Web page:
FACT mix 270 is by The Horrors.
Growing up in public is tough, but the London five-piece have gone about doing so with dignity, maturing way beyond the promising but fundamentally underwritten and overblown bouffant-gothisms of their 2007 debut album to strike a rich vein of brawny but windswept psychedelic rock on 2009’s Primary Colours, one that they’ve tapped again for this year’s extraordinary Skying (XL Recordings).
An antidote to the meager spiritual ambition of so much post-internet guitar music, Skying sounds like a genuine attempt to boot down the doors of perception: not for nothing have critics been drawing comparisons to The Stones Roses, early Primal Scream, Spacemen 3 and The Verve’s magisterial A Storm In Heaven. Skying is steeped in tradition and an intimate knowledge of musics past, but at its heart is a palpable, gloriously unfashionable belief that these songs might just save your life, and theirs. As its title suggests, Faris Badwan, Tom Furse, Spider Webb, Coffin Joe and Joshua Von Grimm are looking up.
A lot of bands who enjoy the Horrors-level success stop listening to other people’s records. But these boys are music-lovers, and their tastes are catholic and ever-evolving: take for example Faris’s recent Cat’s Eyes album, with its unlikely basis in Morricone, obscure giallo soundtracks and opera, or Furse and Webb’s Delia Derbyshire and Raymond Scott-influenced Spider & The Flies project. Even some of their slightly misguided ventures, like their necessarily short-lived bleep techno clubnight Wispa, suggest a group refreshingly eager to explore paths less well-trodden.
It’s Furse who has put together The Horrors’ beautifully selected and sequenced FACT mix. T.2‘S labyrinthine Decca obscurity ‘No More White Horses’ sets the tone, being a beguiling synthesis of macho axe heroism and eerie atmospherics, swelling to an almost symphonic climax, replete with horn fanfare and hectic drum fills that would’ve blown the roof of The Old Grey Whistle Test; from there on in it’s a journey through rock’s darker, trippier back pages – touching on the cocaine-numb country-rock romanticism of Gene Clark, the sleazy art-glam of Roxy Music‘s ‘In Every Dream Home A Heartache’, David Essex‘s million-selling 1973 single ‘Rock On’, and classics from The Beach Boys and The Velvets through to the outlandishly grooving prog of ‘The Four Horsemen’ by the Vangelis-helmed Aphrodite’s Child.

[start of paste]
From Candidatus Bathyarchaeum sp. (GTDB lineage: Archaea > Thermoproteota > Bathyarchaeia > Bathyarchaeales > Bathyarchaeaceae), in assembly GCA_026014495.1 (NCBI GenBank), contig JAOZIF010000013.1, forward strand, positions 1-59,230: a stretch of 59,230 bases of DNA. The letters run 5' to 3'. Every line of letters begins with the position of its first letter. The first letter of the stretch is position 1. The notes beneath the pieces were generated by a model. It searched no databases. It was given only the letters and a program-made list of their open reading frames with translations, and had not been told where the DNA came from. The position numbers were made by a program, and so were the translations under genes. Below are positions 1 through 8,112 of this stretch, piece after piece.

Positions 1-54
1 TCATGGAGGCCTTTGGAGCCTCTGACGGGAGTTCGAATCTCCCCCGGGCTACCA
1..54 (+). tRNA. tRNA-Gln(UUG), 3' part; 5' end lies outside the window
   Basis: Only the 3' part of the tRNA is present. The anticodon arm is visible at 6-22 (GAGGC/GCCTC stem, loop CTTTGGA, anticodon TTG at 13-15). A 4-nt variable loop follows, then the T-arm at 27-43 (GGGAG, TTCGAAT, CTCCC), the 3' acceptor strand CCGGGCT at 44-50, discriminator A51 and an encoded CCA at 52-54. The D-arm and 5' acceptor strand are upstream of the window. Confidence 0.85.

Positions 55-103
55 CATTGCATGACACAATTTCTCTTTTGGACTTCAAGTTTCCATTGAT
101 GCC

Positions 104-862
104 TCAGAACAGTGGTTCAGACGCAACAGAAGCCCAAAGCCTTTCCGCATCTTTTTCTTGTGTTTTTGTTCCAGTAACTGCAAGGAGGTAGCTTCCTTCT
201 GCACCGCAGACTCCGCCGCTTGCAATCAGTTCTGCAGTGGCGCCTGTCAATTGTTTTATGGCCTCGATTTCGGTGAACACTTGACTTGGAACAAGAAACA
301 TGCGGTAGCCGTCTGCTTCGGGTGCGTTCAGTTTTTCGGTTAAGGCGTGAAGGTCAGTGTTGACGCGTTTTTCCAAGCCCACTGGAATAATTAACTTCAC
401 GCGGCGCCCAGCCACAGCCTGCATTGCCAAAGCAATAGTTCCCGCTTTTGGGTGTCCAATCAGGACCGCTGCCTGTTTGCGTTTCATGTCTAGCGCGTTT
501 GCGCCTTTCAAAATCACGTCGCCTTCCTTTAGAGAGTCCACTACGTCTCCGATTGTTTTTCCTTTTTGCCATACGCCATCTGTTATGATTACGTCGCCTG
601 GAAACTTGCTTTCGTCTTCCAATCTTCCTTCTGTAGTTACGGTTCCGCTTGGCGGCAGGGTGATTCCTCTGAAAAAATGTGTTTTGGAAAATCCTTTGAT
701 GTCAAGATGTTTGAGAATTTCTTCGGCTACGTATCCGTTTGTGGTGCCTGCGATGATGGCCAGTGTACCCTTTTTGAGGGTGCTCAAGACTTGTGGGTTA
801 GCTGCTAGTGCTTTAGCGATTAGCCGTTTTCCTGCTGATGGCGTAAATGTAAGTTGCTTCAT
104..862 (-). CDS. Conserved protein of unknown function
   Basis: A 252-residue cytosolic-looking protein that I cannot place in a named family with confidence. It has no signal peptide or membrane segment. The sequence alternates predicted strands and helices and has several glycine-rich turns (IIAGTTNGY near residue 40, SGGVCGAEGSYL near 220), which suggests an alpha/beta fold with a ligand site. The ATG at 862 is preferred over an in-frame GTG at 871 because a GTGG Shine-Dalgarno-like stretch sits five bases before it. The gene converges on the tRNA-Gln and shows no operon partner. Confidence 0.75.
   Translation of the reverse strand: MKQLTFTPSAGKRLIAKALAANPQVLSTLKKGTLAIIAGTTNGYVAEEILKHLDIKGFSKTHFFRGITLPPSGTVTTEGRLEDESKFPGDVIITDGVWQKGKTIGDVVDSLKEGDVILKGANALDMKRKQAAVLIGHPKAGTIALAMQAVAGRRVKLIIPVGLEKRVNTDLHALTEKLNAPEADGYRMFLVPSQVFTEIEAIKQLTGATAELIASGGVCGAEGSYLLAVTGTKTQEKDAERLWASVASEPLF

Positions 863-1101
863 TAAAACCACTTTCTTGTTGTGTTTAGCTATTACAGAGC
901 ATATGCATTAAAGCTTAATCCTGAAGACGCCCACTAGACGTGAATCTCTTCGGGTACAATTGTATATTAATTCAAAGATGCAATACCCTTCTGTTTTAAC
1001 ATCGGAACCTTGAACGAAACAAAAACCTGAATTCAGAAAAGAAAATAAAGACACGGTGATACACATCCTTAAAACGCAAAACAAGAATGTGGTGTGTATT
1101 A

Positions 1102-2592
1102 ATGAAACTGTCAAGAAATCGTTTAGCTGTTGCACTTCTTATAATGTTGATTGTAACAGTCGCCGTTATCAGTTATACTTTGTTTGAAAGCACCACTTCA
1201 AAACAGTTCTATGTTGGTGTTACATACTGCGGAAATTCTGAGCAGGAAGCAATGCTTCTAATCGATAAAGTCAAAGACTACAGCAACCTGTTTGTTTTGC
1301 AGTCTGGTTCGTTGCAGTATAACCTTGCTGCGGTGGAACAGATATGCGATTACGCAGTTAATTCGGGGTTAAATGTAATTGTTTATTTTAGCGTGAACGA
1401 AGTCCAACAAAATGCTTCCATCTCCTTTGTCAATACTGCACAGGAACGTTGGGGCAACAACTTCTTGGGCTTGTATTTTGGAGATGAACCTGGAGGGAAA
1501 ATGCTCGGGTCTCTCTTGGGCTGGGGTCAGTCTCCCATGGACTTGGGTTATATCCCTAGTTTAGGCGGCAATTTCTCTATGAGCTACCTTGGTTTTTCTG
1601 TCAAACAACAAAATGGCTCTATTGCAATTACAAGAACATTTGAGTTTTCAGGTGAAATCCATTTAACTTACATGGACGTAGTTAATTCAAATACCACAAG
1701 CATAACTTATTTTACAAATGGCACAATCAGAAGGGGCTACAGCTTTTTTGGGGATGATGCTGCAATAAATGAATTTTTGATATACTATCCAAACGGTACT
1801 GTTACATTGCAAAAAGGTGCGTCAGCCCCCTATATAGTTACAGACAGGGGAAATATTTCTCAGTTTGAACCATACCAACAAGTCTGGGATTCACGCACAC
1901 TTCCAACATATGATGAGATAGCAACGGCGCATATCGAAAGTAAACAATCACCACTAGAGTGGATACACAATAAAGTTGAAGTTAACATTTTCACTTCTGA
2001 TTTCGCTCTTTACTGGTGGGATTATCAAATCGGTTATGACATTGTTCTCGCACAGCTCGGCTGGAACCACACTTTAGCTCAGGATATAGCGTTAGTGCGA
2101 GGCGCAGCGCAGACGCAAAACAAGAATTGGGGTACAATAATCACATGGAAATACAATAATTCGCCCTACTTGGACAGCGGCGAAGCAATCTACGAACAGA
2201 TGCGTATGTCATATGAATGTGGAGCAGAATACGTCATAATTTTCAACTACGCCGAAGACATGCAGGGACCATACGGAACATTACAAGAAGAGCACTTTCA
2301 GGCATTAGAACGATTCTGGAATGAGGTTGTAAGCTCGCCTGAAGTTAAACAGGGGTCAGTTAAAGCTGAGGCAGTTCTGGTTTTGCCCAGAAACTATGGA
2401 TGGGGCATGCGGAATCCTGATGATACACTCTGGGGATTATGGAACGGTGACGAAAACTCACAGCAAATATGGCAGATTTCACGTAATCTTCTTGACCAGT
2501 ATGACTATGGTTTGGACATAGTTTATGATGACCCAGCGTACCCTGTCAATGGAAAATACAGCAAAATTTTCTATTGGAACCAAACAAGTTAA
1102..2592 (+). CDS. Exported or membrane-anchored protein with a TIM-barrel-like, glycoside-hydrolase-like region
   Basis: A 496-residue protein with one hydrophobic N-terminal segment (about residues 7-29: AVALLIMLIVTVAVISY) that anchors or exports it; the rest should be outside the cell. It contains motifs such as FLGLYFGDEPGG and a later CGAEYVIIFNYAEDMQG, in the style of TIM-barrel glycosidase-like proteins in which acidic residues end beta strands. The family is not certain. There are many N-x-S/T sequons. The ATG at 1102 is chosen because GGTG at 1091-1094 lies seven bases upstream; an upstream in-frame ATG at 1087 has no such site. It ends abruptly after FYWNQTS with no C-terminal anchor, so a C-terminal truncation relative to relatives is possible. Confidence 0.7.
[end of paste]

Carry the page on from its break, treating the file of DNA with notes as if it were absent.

It’s not all shop-soiled 60s and 70s vinyl: there’s room too for Primal Scream‘s post-rave ambient odyssey ‘Inner Flight’, Tame Impala‘s magnificent ‘Desire Be, Desire Go’, the neo-Meekisms of Connan Mockasin, and Stereolab‘s oscillator-pop epic ‘Metronomic Underground’ – not only do these more contemporary offerings provide some of the mix’s most thrilling moments, they also serve to highlight the inventiveness of the older material – placed next to a cut from Screamadelica, US69‘s ‘2069: A Spaced Oddity’ sounds no less futuristic or otherworldly, perhaps more so.
The Horrors’ mix, subtitled It’s Just A Rumour, couldn’t really come at a better time – not only are the band at the height of their creative powers, the songs that Tom has chosen lend themselves perfectly to high summer in Albion. Rest assured, if we didn’t have work to do, we’d be out mushroom-picking and lolling in the sunshine with FACT mix 270 as our soundtrack.
Speaking of lolling in the sunshine, you can catch the band play live at the Field Day festival in London’s Victoria Park this Saturday, 6 August.
T.2. – No More White Horses
Tame Impala – Desire Be, Desire Go
David Essex – Rock On
Connan Mockasin – Unicorn In Uniform
Primal Scream – Inner Flight
US 69 – 2069 A Space Oddity
Gene Clark – Some Misunderstanding
Roxy Music – In Every Dream Home A Heartache
Bobak, Jons, Malone – On A Meadow-Lea
The Beach Boys – Caroline No
The Velvet Underground – The Ocean
The Beatles – Dear Prudence
Aphrodite’s Child – The Four Horsemen
Stereolab – Metronomic Underground